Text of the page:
[linux-elitists] AOL says goodbye to AT&T/Comcast and residential mail spools
Fri Apr 11 08:48:22 PDT 2003
On Fri, 2003-04-11 at 11:40, Shawn McMahon wrote:
> On Thu, Apr 10, 2003 at 11:19:39PM -0400, Aaron Sherman said:
> > Hope no one here has friends or relatives that use AOL if you run your
> > home MTA on a residential network.... If you do, you'll have to start
> > relaying mail for AOL through the public relay (probably slow and flaky)
> > that your ISP provides. Why?
> You should anyway; a common, and effective, antispam measure is blocking
> all connections from identified dynamic IP ranges. AOL is jumping on a
> very long bandwagon.
Actually, it's a short bandwagon. In fact, it's a bandwagon of 1.
What you'll find is that there are a lot of sites that look at IP
address allocation method, ARIN registration, and any number of other
factors as part of their evaluation of an SMTP session (SpamAssassin,
which I will soon have re-configured for performance to the point that I
feel comfortable running it as a pre-filter to SMTP itself, will do just
this, but it's not alone by far).
Some poorly configured sites will do what AOL has done in part by
absolutely accepting a listing in one or a small number of DNSBLs as an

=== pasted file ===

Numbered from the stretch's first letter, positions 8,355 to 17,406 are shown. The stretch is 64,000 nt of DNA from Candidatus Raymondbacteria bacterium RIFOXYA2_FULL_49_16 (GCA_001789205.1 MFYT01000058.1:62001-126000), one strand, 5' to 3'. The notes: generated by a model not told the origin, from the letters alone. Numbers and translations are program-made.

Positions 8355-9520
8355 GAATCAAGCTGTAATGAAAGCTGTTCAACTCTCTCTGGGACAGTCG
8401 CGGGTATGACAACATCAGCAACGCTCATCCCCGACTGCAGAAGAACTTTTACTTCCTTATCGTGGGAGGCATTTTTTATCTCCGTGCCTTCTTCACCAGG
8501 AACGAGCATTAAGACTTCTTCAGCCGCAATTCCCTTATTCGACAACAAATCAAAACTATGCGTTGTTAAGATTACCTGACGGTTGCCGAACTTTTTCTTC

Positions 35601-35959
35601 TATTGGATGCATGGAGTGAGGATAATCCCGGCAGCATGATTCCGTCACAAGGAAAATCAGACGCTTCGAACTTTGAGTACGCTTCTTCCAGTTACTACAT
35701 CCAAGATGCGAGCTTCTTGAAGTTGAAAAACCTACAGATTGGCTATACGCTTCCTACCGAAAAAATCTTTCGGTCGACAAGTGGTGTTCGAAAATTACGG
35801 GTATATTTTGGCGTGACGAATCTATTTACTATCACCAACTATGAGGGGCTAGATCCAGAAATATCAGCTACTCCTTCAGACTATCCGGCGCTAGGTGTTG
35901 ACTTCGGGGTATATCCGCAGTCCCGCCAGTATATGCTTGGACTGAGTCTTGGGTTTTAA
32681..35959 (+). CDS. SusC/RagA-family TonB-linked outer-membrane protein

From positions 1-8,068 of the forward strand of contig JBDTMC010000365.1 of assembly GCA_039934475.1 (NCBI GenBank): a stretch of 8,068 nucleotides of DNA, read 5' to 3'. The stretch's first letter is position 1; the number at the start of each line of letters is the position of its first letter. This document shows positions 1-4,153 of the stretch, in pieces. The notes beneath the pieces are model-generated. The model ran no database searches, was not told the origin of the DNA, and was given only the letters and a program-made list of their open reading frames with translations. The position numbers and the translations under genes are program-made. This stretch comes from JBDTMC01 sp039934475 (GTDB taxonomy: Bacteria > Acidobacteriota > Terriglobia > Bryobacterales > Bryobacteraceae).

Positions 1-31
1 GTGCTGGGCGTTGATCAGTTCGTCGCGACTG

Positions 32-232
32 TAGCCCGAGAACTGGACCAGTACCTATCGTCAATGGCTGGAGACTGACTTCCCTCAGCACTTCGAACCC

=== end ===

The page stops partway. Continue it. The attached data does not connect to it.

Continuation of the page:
indication of message quality before looking at the message (or in some
extreme cases, even before the envelope, as AOL does -- which BTW is
also a failure to obey the RFCs due to the fact that they cannot know if
the mail was to be destined for postmaster).
Some even more poorly configured sites will break the SMTP spec in the
same way that AOL does (not sending a 554 or waiting for a QUIT to
I know of no one that adds to that level of failure by disallowing all
forms of feedback except a web-based form that refuses to accept /
ignores such feedback on the same basis as the original failure.
That's not a bandwagon, that's broken.
If I have to send every member of my family and all of my non-technical
friends to MSN (who still accept my mail just fine), then I will deal
with the devil that obeys the RFCs rather than the one that does not.
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